Also, to those that say "even if we don't criticize him for being Pajama Guy, he is still a political operative and therefore fair game": this seems analogous to the encouragement of the country's security services to find independent avenues of incrimination after unconstitutional discovery of wrong-doing. You never would've found this guy via acceptable means, but now that you have, to justify your targeting, you're finding independent reasons to do so. It doesn't change why he's really being targeted; it just makes you feel better about it.

  62. Xenocles says

    @GeoffreyK-

    Would you please elaborate as to the unacceptable means of gathering information that were used in this affair? I know relatively little here but I don't see much listed that couldn't be gathered via information that is available to anyone, much of it made so by the subject himself. This is to say nothing about the rightness of doing so, simply about the tools used.

  63. luagha says

    Alinsky was a horrible person all around. Please don't emulate his personal life in any way.

    His tactics, however, are being used against us. It therefore behooves us to understand them and use them back, within the appropriate moral realms we set for ourselves (and which we know progressives/liberals/socialsts/whatevers set lower).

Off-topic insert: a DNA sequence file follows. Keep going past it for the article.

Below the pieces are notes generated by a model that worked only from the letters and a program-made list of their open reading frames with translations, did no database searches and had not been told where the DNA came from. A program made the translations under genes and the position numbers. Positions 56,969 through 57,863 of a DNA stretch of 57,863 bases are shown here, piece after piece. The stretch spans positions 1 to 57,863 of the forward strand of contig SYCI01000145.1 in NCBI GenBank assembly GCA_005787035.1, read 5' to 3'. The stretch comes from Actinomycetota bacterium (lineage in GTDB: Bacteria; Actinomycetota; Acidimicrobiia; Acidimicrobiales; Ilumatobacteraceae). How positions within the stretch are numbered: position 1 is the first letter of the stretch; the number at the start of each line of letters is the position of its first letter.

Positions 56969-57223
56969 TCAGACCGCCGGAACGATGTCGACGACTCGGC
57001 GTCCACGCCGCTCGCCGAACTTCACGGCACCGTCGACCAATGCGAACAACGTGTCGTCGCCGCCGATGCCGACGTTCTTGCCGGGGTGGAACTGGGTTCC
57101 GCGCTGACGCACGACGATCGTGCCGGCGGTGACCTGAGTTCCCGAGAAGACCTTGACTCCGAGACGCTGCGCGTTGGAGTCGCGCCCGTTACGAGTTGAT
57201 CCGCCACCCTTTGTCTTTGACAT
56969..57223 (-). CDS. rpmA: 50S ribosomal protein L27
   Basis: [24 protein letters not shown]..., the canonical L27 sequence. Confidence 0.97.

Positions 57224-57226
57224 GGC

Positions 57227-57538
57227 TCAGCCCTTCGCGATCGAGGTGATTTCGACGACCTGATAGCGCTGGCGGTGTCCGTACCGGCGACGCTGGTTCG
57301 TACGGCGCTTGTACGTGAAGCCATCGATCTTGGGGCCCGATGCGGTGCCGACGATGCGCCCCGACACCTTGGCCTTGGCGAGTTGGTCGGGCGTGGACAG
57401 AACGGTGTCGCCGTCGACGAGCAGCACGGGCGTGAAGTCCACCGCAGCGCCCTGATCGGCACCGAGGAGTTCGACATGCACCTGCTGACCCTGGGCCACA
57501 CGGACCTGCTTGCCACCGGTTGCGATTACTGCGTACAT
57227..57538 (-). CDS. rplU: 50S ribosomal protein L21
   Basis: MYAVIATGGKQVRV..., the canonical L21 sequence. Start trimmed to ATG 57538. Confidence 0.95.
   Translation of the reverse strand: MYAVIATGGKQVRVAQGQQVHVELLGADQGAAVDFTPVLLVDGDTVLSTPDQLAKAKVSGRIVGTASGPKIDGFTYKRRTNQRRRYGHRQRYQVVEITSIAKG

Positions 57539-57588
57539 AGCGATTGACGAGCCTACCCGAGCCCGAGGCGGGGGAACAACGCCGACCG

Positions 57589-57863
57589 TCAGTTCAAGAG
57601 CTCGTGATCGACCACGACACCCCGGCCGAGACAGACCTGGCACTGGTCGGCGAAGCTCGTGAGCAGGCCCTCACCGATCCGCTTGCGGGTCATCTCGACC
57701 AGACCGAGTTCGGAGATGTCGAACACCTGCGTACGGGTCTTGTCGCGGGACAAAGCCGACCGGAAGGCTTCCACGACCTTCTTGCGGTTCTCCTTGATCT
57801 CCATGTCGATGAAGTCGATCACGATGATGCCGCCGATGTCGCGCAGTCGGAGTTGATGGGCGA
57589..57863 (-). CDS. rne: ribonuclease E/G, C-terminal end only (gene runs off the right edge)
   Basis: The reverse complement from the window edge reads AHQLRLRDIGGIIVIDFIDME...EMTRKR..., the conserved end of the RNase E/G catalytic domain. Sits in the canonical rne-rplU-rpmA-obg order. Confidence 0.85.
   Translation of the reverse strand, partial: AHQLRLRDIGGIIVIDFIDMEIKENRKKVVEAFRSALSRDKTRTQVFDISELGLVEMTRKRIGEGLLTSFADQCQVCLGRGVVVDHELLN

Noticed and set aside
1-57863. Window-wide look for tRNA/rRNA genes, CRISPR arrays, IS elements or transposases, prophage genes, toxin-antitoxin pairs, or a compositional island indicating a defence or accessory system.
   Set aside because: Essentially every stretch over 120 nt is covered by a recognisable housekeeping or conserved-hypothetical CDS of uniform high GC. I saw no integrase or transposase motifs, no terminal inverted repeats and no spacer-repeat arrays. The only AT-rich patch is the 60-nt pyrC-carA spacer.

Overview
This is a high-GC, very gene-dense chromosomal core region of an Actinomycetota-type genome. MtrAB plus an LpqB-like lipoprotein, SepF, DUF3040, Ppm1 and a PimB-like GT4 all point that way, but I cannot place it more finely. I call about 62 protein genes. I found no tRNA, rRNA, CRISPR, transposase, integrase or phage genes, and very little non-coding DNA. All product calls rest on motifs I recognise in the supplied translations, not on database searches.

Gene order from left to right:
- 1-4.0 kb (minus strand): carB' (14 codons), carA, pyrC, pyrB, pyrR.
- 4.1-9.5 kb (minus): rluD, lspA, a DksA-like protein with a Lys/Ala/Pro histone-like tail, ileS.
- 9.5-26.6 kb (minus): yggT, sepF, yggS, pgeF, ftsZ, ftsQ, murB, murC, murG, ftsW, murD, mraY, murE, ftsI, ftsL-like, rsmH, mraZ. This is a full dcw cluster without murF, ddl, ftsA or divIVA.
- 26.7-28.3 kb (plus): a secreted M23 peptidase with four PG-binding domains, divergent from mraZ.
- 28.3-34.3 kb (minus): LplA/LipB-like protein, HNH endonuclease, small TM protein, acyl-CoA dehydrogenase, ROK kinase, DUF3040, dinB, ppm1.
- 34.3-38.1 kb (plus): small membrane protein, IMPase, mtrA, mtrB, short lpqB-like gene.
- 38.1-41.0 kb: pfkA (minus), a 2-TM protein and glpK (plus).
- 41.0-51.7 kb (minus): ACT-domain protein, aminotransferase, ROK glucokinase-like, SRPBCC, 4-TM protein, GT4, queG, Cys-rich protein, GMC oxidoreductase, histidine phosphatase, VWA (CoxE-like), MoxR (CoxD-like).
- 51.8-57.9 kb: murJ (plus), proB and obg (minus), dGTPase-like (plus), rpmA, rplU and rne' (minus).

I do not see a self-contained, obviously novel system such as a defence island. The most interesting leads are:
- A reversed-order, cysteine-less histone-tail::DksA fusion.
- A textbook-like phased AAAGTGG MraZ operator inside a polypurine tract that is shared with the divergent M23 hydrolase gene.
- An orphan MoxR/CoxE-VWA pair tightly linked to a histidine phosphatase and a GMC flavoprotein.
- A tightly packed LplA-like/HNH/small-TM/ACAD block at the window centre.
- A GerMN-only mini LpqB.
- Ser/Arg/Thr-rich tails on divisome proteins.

Doxing of pajamaboy demonstrated that he wasn't just a model. That he worked for Organizing for America and lived the pajamaboy dream. That empowered the drama.

    The model whose clip-art picture was on the Obamacare website didn't have anything to do with politics. Furor over her died down very quickly.

  64. GeoffreyK says

    @Xenocles
    I was not referring to the methods used to gather the information, moreso the means of target acquisition. He is a target because he is in the ad; a number of people seem to agree that being in an ad as a nameless schmoe is insufficient justification for making someone a target; a subset of those people are justifying their continued targeting of the individual based on information sought which confirms his "validity" as a target, independent of his presence in the ad, so as to build a justification for harassment which does not rely on his presence in the ad. It doesn't change why he's really being targeted, it just provides a plausible excuse.

  65. says

    I wasn't the one who retweeted Justine.

    With respect to whoever, did, I will ask this: is it a coherent view of free speech to say "even though I would normally be inclined to, I had better not retweet or comment on what she said to prevent a disproportionate response and preserve her freedom"?

  66. Xenocles says